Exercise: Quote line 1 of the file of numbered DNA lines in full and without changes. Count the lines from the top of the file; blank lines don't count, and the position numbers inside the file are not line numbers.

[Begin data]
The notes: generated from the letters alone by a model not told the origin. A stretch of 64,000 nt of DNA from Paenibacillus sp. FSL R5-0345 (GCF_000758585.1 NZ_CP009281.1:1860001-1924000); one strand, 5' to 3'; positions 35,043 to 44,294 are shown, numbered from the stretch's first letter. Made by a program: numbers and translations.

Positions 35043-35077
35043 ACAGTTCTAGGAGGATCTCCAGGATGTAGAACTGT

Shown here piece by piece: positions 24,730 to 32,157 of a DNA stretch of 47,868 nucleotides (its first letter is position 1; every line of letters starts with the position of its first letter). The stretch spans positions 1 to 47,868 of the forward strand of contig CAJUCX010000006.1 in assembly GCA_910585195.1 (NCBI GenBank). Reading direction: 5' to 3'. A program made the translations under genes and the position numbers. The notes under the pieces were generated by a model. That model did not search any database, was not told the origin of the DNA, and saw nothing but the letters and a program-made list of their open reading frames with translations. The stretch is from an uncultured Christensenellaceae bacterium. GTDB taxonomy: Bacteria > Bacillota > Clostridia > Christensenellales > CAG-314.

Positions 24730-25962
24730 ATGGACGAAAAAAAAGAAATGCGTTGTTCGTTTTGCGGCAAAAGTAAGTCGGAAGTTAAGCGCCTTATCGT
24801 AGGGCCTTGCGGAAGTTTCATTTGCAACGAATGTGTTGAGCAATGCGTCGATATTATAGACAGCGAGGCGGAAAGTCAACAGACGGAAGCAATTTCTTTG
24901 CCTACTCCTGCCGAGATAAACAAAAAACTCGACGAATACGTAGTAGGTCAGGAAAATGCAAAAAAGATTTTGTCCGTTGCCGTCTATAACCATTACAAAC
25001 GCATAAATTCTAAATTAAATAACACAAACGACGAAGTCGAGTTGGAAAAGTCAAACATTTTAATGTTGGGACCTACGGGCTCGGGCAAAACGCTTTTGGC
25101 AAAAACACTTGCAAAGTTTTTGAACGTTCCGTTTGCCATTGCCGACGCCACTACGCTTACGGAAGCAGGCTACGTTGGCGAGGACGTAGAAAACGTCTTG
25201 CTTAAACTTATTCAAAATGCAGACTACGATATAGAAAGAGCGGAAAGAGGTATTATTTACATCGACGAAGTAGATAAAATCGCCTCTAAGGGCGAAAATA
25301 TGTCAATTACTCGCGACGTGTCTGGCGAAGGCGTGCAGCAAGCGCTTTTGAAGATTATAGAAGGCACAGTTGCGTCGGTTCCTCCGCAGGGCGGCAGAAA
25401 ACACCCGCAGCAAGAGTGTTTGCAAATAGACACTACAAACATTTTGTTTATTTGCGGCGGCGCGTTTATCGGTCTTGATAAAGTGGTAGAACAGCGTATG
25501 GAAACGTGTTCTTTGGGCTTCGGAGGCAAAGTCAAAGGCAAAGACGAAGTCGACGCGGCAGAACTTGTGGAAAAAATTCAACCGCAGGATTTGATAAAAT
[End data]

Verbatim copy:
The notes: generated from the letters alone by a model not told the origin. A stretch of 64,000 nt of DNA from Paenibacillus sp. FSL R5-0345 (GCF_000758585.1 NZ_CP009281.1:1860001-1924000); one strand, 5' to 3'; positions 35,043 to 44,294 are shown, numbered from the stretch's first letter. Made by a program: numbers and translations.